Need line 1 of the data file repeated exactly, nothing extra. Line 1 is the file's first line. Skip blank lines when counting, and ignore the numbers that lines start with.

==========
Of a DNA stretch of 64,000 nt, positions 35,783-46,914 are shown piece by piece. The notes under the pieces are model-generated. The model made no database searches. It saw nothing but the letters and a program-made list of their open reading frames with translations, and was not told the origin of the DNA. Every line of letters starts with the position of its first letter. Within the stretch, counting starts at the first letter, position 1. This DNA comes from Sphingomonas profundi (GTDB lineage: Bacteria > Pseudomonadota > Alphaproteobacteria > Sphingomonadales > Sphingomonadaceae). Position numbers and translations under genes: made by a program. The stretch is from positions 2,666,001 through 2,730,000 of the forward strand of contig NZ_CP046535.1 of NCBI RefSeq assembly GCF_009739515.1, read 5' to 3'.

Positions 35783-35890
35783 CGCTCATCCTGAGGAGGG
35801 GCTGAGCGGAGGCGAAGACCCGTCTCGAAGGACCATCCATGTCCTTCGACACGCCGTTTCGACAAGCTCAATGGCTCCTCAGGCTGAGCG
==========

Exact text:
Of a DNA stretch of 64,000 nt, positions 35,783-46,914 are shown piece by piece. The notes under the pieces are model-generated. The model made no database searches. It saw nothing but the letters and a program-made list of their open reading frames with translations, and was not told the origin of the DNA. Every line of letters starts with the position of its first letter. Within the stretch, counting starts at the first letter, position 1. This DNA comes from Sphingomonas profundi (GTDB lineage: Bacteria > Pseudomonadota > Alphaproteobacteria > Sphingomonadales > Sphingomonadaceae). Position numbers and translations under genes: made by a program. The stretch is from positions 2,666,001 through 2,730,000 of the forward strand of contig NZ_CP046535.1 of NCBI RefSeq assembly GCF_009739515.1, read 5' to 3'.